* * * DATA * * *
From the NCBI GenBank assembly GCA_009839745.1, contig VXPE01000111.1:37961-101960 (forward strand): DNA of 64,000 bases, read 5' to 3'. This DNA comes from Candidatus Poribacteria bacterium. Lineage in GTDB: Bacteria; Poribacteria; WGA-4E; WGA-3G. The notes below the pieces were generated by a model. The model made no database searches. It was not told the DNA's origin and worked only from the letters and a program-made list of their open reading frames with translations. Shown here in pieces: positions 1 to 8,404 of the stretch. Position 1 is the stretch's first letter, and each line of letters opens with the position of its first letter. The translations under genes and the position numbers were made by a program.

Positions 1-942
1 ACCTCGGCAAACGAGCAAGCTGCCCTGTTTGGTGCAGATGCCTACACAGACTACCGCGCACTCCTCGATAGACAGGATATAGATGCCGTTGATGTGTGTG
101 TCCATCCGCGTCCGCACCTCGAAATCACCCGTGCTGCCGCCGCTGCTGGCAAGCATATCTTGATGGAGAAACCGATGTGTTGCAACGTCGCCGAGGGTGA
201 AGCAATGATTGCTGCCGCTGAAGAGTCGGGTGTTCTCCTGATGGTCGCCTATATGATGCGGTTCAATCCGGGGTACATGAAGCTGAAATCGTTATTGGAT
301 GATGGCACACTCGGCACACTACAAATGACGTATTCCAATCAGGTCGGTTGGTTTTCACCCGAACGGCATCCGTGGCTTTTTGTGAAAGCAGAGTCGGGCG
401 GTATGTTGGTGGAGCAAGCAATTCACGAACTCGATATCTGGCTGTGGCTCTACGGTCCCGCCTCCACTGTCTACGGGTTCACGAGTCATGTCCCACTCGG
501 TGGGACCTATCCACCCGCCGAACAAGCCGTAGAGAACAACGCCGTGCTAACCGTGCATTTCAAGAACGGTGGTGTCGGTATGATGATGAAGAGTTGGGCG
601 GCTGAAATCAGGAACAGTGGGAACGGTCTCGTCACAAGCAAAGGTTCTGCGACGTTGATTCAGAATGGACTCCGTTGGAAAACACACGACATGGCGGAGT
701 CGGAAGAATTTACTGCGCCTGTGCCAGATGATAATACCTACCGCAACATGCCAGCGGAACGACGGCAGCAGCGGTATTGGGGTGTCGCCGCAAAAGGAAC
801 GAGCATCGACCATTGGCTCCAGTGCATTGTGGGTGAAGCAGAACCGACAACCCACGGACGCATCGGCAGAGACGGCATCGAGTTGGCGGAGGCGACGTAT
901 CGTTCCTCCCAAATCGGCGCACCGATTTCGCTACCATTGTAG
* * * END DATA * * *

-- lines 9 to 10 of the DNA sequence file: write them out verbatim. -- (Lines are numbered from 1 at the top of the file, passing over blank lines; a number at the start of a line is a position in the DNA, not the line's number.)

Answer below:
601 GCTGAAATCAGGAACAGTGGGAACGGTCTCGTCACAAGCAAAGGTTCTGCGACGTTGATTCAGAATGGACTCCGTTGGAAAACACACGACATGGCGGAGT
701 CGGAAGAATTTACTGCGCCTGTGCCAGATGATAATACCTACCGCAACATGCCAGCGGAACGACGGCAGCAGCGGTATTGGGGTGTCGCCGCAAAAGGAAC